How to Calculate Growth on Common Stock Earnings Per Share

by Mark Kennan

Earnings per share (EPS) is a company's total income divided by the number of outstanding shares of common stock. It's one of the major financial statistics investors and analysts look at when evaluating a company as a potential investment. Knowing how the company's earnings per share changes from year to you informs the decisions you make about whether to buy, sell or hold a stock.

Subtract the prior year's earnings per share from the current year's earnings per share to find the growth. For example, if the company had $3.33 in earnings per share last year and $3.65 in earnings per share this year, the company's earnings per share growth equals 32 cents.

Divide the company's growth in earnings per share by the prior year's earnings per share. In this example, divide 32 cents by $3.33 to get 0.096.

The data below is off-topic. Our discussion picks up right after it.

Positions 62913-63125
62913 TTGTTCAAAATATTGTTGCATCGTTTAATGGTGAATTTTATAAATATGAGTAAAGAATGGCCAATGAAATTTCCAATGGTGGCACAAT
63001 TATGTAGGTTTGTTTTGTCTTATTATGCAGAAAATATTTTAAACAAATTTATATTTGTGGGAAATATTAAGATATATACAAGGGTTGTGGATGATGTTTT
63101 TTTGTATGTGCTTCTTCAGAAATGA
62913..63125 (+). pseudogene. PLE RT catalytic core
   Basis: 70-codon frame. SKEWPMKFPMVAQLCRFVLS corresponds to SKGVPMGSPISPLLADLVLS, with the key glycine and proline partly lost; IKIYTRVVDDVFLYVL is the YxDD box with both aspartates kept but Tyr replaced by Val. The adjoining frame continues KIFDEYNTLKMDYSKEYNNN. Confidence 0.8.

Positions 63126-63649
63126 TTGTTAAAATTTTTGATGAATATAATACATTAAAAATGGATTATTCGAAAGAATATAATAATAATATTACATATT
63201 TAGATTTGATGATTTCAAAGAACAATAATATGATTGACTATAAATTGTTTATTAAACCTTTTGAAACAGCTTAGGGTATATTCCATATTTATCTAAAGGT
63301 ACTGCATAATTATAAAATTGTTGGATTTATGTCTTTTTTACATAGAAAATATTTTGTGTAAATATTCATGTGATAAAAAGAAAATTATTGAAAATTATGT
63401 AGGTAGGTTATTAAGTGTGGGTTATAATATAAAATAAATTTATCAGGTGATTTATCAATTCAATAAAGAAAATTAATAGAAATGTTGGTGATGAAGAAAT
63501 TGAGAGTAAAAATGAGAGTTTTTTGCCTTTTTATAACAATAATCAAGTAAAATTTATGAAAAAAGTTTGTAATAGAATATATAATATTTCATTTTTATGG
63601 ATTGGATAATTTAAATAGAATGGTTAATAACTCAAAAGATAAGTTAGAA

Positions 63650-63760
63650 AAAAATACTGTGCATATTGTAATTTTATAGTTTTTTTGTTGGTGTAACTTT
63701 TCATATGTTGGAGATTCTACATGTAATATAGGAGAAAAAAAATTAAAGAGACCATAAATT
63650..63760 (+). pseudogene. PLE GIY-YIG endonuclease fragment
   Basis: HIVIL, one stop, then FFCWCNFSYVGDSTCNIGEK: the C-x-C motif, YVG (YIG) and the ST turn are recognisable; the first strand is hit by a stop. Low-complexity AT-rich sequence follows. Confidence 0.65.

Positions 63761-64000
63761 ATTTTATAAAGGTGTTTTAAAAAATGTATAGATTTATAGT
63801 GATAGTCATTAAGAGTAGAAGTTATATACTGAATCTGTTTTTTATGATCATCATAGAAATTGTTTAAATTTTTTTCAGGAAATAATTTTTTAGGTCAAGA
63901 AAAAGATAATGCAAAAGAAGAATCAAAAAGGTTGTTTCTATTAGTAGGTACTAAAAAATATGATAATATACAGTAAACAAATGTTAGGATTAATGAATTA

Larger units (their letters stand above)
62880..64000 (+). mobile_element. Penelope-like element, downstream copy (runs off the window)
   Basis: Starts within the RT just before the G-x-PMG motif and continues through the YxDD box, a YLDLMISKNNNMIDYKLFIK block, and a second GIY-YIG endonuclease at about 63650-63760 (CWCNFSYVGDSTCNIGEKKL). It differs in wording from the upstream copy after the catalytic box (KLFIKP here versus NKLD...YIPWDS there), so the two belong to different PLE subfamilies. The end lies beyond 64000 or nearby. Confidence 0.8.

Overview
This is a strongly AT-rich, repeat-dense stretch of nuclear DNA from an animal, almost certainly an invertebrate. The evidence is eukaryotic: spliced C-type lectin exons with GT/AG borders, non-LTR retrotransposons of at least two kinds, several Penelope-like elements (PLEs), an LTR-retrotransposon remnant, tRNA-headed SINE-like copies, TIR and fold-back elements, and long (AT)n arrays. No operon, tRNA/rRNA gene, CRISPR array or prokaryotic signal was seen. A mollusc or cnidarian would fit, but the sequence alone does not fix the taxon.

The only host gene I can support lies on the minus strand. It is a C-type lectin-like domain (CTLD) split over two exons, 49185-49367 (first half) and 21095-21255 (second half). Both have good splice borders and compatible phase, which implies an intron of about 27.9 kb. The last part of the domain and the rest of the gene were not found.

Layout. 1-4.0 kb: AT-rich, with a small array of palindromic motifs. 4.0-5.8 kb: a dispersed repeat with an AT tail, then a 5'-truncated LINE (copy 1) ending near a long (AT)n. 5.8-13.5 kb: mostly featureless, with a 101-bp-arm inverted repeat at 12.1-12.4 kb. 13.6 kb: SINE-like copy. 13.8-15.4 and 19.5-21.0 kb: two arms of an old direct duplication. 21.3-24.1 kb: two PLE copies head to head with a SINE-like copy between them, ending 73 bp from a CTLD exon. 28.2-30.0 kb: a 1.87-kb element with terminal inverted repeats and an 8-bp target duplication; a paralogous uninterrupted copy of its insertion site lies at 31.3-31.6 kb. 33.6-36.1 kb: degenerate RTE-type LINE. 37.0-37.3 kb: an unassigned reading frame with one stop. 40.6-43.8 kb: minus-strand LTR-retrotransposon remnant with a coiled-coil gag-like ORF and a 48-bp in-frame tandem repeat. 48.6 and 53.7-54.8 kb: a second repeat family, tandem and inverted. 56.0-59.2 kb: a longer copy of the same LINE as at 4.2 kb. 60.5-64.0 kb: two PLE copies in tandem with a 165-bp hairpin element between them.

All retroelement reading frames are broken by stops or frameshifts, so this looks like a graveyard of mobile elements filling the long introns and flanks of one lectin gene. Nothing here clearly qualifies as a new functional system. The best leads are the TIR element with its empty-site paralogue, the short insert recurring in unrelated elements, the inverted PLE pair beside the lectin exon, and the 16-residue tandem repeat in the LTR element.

Divide the result by 0.01 to find the growth in earnings per share represented as a percentage. In this example, divide 0.096 by 0.01 to find the company's earnings per share grew by 9.6 percent.

About the Author

Mark Kennan is a writer based in the Kansas City area, specializing in personal finance and business topics. He has been writing since 2009 and has been published by "Quicken," "TurboTax," and "The Motley Fool."

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